Fed push plea over junk funeral insurer

·3-min read

Families left stranded by the collapse of insurance provider Youpla need urgent help to give them the dignity of a culturally appropriate funeral and grieving period, advocates say.

The Save Sorry Business coalition on Wednesday called for whoever wins the federal election next month to urgently help Indigenous people who have recently passed away or are in the final stages of their lives, and compensate all of Youpla's former members.

"Community did the right thing preparing for their funeral because they know how important and how expensive Sorry Business can be, but they have been ripped off and misled," Samantha Rudolph, Wurundjeri woman and Consumer Action Law Centre representative, said.

The coalition of more than 125 organisations seeking justice is led by Indigenous people and organisations, supported by charities, financial counselling organisations, community legal centres, consumer advocacy groups, social services, and unions.

The Aboriginal Community Benefit Fund, trading as Youpla, sold junk funeral plans to Aboriginal and Torres Strait Islander people across Australia for decades before coming to the attention of the banking royal commission and regulators.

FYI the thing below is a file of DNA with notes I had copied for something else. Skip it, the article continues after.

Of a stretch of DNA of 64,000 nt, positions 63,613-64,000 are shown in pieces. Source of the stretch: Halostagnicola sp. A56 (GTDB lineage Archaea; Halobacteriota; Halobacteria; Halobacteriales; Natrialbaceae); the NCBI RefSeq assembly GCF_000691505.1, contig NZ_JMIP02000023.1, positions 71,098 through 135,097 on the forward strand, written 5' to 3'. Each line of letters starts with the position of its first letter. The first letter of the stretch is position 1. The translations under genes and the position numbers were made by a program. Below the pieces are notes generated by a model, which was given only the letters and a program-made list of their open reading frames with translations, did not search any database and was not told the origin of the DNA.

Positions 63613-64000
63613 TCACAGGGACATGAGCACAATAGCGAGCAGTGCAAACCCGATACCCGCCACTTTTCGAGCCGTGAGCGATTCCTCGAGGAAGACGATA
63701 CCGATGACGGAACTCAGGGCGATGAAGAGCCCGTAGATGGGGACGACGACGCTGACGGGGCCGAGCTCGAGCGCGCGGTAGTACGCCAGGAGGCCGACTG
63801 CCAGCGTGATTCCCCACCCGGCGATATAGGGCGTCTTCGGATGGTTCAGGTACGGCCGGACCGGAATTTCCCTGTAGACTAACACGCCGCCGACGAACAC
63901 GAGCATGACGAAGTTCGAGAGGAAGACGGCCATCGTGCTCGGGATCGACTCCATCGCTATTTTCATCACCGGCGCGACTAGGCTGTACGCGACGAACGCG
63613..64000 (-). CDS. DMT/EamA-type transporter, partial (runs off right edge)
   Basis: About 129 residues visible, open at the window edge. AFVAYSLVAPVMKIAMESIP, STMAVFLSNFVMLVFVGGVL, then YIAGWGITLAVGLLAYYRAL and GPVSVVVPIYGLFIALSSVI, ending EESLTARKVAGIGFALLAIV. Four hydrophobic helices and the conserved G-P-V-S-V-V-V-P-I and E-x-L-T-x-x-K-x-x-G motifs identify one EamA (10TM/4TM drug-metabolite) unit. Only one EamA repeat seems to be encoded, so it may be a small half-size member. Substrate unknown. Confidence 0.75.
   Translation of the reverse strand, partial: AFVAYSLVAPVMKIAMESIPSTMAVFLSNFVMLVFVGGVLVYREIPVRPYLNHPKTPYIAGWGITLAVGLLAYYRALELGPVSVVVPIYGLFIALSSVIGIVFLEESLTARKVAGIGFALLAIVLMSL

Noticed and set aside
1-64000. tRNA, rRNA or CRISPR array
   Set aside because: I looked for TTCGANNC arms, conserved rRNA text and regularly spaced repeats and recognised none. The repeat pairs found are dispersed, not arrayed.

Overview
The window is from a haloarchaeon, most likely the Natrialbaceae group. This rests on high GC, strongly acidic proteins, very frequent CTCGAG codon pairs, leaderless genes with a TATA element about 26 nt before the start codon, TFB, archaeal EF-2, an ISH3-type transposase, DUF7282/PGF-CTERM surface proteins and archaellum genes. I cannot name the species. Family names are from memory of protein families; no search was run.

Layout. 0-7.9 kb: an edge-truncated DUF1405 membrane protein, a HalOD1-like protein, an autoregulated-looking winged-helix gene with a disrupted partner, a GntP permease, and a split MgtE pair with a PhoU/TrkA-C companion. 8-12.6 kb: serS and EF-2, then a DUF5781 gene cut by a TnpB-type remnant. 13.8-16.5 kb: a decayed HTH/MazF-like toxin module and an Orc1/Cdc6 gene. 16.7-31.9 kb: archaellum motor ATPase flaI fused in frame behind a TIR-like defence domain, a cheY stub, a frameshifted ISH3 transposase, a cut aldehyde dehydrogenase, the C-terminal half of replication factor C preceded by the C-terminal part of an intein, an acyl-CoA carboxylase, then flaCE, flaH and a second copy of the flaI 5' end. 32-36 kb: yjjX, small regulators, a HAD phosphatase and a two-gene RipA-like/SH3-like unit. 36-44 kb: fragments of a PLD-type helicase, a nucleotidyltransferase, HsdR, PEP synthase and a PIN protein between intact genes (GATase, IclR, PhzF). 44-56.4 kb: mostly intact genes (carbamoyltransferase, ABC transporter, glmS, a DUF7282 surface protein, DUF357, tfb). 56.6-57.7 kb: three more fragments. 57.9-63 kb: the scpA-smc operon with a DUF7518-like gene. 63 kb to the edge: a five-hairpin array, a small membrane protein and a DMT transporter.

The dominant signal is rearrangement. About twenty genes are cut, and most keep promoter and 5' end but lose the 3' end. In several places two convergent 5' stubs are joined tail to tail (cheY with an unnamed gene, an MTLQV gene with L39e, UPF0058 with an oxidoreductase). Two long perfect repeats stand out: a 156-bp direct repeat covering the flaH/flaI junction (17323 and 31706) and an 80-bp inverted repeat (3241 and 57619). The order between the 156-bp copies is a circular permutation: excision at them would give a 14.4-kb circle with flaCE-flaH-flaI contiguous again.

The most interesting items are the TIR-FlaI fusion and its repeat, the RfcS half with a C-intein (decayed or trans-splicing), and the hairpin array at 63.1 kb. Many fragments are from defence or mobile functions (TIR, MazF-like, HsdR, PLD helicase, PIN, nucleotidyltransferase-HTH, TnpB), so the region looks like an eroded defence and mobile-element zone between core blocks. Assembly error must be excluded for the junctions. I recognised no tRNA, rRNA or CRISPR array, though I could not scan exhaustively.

Mark Holden, Dunghutti man and solicitor at Mob Strong Debt Help said he has been getting thousands of calls from people who are distressed and desperate.

"It is especially hard talking to elders who are calling through who have given so much of themselves to community - they deserve a dignified farewell in accordance with Sorry Business protocols," he said.

Youpla collapsed last month, wiping out the funeral plans of more than 10,000 families.

The Australian Securities and Investments Commission had been investigating Youpla and its group of funeral contribution funds.

ASIC and NSW Fair Trading are dual regulators of the group and are working with administrators, who have warned there are limited funds available.

Appointed by the NSW Supreme Court, liquidator David Stimpson of SV Partners this month took on all four funds in the group.

Lynda Edwards, Wangkumara/Barkandji woman and Financial Counselling Australia spokeswoman said the collapse of Youpla has left families and community in severe hardship.

"We are calling on whoever forms government after the election to set up a compensation scheme to alleviate the hardship and trauma that is already being felt in First Nations communities across Australia," she said.

"Don't create another gap."

Greens Senator Lidia Thorpe said her nan, Edna Brown, founded the Aboriginal Funeral Benefits Fund in the 1960s to stop First Nations people being buried as paupers in unmarked graves.

"In 2022, our family members are being left in morgues while community saves for Sorry Business," she said.

The banking royal commission recommended urgent regulation, after hearing evidence that funeral insurers exploited First Nations communities.

"What has this government done about it?"

The Greens have proposed two forms of relief.

The federal government could honour policies to cover current funeral costs, and repay premiums paid by other policyholders over the past decade to help them start a reserve for future funeral costs.

The Coalition and Labor have been contacted for comment.

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